Refiberglassed cargo carrier

This was way more complicated than it should have been. My fiberglass was brittle and had been patched (badly). Before I started throwing cargo in the bucket, I wanted to make sure it wouldn’t shatter. I also wanted to add the foam seal available from BusDepot to the edge. First I tried to find another cargo carrier, but all the ones I found were far away and shipping was unreasonable. That left the idea of rejuvenating the old one. All I had to do was undo the five bolts and pry the top off, take it to a fiberglass place, and pop it back on. Piece of cake.

Problem 1: While the bolts easily came out, the fiberglass was still stuck to the roof by a shit ton of caulk. I used all manner of long, flat, skinny tools to work the roof loose (a metal yardstick was my favorite). 

Tip: If you have caulking issues like I had, park the bus in the sunlight. This will help loosen the glue (every little bit helps) and the fiberglass will have a little more flex. I took my time and worked the cargo carrier back and forth slowly. 

Problem 2: No one wants to work on fiberglass—at least not around Dayton, Ohio. Except Corvette places—and they want to charge Corvette prices… 

I called boat places and no one wanted to touch it. Either the project was too small or they didn’t… work on boats. For real. I called a place with the words “boat repair” in the company name. The guy who answered (whose name also appeared in the company name) said he wasn’t sure why all these people called him for boat repair; he hadn’t done boat repair in years. “Maybe,” I suggested, “because it’s in your company name.” No one pays attention to that he assured me. “If they did, they wouldn’t have to ask who they were speaking to. My name’s right there on the sign.”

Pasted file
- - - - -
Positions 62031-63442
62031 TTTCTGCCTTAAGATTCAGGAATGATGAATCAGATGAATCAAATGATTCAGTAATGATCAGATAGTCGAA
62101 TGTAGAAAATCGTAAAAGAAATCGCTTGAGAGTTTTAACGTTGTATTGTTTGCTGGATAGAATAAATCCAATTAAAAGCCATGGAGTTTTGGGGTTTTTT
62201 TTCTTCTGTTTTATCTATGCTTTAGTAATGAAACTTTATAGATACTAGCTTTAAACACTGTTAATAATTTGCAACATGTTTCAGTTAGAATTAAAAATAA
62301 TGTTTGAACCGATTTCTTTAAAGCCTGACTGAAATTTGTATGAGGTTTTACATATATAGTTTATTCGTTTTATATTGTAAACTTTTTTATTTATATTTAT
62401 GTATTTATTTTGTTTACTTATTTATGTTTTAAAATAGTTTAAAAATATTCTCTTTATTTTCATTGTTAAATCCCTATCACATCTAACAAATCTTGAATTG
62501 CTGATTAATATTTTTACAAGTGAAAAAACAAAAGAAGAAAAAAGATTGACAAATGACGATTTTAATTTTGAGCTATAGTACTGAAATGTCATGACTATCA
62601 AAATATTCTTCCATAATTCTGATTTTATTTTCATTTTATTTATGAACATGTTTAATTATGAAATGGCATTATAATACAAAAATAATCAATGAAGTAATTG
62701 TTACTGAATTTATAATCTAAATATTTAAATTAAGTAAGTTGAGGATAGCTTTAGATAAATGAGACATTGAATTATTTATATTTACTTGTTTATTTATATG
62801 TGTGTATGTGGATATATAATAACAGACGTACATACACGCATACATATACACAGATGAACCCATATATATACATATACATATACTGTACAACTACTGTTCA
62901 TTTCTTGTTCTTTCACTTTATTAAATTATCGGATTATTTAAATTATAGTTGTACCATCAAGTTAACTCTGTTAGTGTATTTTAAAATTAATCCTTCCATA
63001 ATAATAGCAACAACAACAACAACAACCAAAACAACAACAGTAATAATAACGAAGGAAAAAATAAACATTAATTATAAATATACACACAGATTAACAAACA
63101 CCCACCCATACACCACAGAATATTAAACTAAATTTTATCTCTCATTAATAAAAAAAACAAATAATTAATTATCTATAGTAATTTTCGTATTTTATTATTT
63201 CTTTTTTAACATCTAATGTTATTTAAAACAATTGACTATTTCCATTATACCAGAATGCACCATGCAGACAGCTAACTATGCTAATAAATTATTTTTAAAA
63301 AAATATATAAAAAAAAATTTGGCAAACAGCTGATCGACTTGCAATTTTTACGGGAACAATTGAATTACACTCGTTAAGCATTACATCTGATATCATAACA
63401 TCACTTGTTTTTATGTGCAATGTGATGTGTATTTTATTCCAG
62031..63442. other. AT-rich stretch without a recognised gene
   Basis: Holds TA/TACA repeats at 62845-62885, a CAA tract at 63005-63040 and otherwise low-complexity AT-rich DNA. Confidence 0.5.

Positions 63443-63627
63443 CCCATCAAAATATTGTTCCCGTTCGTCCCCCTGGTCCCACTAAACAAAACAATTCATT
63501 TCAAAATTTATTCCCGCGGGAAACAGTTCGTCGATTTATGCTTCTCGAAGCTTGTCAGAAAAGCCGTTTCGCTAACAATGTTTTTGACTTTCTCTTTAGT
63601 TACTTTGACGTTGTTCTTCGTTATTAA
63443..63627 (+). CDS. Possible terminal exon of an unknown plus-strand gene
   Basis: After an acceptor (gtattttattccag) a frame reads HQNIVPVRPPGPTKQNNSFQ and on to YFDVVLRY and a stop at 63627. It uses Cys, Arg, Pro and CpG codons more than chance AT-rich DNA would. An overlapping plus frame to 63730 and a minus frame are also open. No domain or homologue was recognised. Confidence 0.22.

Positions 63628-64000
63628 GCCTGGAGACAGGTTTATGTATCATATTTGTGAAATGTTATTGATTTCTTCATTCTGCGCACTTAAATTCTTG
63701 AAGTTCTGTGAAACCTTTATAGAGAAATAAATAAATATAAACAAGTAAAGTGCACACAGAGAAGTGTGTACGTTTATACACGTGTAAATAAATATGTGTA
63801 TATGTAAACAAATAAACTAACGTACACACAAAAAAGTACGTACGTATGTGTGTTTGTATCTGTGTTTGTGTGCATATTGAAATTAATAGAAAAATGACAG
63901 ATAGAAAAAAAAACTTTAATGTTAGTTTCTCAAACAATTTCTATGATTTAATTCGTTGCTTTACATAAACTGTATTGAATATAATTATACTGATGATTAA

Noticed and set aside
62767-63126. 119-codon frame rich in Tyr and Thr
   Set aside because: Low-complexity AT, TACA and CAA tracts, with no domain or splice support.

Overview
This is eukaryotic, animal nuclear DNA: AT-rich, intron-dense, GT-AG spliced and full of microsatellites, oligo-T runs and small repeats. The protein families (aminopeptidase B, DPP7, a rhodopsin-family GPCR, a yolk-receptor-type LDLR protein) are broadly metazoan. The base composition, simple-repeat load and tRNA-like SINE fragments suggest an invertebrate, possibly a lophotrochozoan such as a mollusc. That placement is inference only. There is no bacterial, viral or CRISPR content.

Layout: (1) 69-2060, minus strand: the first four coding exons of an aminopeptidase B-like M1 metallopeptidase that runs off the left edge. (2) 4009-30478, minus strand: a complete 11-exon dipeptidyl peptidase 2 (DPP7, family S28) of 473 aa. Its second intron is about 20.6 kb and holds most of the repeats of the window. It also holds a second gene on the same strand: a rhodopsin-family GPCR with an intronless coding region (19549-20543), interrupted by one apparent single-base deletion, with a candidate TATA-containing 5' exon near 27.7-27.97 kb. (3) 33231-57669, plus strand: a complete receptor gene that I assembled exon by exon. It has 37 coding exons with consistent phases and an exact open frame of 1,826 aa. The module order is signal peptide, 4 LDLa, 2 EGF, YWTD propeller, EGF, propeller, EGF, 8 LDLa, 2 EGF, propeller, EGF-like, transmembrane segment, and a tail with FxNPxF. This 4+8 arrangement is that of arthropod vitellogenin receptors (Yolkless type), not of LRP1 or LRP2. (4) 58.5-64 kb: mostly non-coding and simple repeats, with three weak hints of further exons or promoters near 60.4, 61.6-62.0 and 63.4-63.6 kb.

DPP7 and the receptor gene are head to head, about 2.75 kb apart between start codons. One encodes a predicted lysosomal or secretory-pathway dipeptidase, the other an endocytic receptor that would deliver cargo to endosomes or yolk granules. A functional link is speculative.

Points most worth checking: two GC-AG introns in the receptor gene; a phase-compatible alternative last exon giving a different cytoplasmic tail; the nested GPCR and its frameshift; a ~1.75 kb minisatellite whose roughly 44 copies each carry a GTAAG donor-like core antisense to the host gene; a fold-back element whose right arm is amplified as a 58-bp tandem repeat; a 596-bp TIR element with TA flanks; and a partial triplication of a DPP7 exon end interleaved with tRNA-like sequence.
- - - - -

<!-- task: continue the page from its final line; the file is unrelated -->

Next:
So I eventually found a guy named Roger—a wiry younger guy who had broken just about every bone in his body at one time or another. He would refiberglass the whole thing for $350. Deal. 

Problem 3: It wasn’t $350. At this point in my bus ownership, I have resigned to the idea that all estimate ranges will come in at the high end. Roger called me late one night and asked if I would beat him up too bad if he charged me another $50. “Your front edge of the fiberglass is all split to pieces and bondoed back together,” he said. “It’s a gawdamned mess if I ever seen one.”

So I paid Roger. When I picked up the new top, I was elated. It looked brand new. Roger is a miracle worker. 

Problem 4: I should have gotten a helper for installation. This is not a one-person job. I installed the seal from Bus Depot (and it went on in a snap). Then I had to heft this thing up to the roof, caulk it, and bolt it. Somehow I got it done, though not without struggle. 

Tips: In addition to having a friend with you for installation, I would recommend using rubber washers around the bolt heads and a liberal amount of waterproof caulk. Since my next step was to add insulation, wires, and a tongue-in-groove wooden ceiling, I needed to make sure this wouldn’t leak. Also, use the appropriate length bolt, folks. The previous owners used bolts that were way too long. Nothing like throwing a tent or a gas can up into the cargo carrier only to have it impaled on a bolt that some dude apparently sold you because he got commission by the inch.

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